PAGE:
In a recent review the Times Higher Education Supplement praises Christopher Davidson’s latest book, Abu Dhabi: Oil and Beyond, writing, “Specialists and non-specialists will be treated to a critical yet deeply sympathetic account of the raison d’etre and very identity of the emirate, past and present.”
The review also points to Davidson’s description of Abu Dhabi’s development of a kind of tribal capitalism that integrates monarchic rule, old alliances, and concessions to modernization. However, beyond the economic achievement of Abu Dhabi and its political stability problems do exist:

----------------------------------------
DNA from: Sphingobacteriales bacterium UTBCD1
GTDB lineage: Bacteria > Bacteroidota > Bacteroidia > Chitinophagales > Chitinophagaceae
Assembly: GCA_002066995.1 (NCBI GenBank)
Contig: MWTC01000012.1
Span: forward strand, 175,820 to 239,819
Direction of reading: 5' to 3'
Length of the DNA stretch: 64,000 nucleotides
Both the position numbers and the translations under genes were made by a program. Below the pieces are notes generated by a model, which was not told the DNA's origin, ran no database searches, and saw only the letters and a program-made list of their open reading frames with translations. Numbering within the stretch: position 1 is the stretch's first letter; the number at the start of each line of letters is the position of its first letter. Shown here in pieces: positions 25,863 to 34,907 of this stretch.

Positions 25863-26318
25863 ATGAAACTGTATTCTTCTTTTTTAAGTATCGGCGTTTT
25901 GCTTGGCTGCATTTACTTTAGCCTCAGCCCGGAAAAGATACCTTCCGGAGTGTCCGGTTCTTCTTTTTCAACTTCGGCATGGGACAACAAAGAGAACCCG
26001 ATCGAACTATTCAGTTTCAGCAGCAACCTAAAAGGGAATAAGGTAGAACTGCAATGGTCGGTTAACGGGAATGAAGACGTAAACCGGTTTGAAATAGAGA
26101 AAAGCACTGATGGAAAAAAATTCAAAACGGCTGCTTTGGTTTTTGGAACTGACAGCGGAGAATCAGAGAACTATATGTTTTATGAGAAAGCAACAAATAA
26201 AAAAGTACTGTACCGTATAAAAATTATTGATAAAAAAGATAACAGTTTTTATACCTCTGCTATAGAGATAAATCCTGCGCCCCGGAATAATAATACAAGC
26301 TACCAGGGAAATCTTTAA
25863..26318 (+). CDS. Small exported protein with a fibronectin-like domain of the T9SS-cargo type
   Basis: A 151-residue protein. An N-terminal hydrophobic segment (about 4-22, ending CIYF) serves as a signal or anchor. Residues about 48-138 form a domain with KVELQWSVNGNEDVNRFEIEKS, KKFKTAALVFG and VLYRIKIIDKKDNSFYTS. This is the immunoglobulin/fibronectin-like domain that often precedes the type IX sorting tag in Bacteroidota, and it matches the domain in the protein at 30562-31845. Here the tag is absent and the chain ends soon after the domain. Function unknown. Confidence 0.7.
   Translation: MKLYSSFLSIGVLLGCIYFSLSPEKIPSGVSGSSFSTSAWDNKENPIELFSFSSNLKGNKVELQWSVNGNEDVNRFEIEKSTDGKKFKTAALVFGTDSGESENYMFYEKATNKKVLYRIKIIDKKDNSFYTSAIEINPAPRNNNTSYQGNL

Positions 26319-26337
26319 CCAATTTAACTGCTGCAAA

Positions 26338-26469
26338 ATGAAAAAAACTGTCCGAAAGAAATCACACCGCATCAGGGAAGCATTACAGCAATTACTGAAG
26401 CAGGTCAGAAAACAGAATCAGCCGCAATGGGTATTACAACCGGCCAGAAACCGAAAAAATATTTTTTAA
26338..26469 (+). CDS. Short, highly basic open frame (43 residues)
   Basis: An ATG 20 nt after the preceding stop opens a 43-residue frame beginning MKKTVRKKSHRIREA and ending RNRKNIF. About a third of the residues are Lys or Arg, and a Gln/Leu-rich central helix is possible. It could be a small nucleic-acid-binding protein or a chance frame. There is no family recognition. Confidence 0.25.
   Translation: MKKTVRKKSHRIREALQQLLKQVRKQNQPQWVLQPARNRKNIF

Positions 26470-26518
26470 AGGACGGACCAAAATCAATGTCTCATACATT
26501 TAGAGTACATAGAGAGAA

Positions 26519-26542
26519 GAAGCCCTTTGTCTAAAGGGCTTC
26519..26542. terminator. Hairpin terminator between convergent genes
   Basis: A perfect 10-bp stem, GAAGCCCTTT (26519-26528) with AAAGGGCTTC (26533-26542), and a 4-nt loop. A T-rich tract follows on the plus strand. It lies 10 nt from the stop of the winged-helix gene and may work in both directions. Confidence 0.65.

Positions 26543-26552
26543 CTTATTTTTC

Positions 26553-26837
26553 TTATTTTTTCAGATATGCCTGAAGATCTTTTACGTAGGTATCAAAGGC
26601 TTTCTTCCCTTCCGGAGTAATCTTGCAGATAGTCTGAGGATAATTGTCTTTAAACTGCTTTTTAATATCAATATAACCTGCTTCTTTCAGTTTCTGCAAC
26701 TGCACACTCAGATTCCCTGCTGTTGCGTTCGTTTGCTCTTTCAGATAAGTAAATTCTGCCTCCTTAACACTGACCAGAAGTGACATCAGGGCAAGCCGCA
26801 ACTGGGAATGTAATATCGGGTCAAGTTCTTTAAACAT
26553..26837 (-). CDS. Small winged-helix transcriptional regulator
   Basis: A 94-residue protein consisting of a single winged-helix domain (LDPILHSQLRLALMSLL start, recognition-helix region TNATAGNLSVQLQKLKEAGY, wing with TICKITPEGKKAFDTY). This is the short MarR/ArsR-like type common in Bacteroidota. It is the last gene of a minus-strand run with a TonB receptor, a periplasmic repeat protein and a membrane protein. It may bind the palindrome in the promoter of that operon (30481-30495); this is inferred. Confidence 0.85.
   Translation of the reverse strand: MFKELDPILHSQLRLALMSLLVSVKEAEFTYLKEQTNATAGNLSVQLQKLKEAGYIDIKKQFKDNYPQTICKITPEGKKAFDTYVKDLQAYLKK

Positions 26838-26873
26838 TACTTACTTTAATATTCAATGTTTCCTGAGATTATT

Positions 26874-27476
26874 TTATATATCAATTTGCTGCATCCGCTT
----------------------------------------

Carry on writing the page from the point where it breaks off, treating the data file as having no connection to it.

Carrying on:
Yet despite the success the allocative state has had in distributing great wealth generated by oil and more, and despite the loyalty the ruling family commands through its support for socially vital causes ranging from religion to history, culture and the environment, old and new problems remain. Davidson flags the issues of unresolved territorial disputes with neighbours, gross wealth inequalities within the federation, low local education levels and standards, lack of integration of nationals into the new economy, indecisive political reform, violations of human rights and media censorship.
In an earlier post in August we recounted how authorities in the United Arab Emirates delayed (and continue to delay) the book’s release due to increasingly stringent media censorship policies.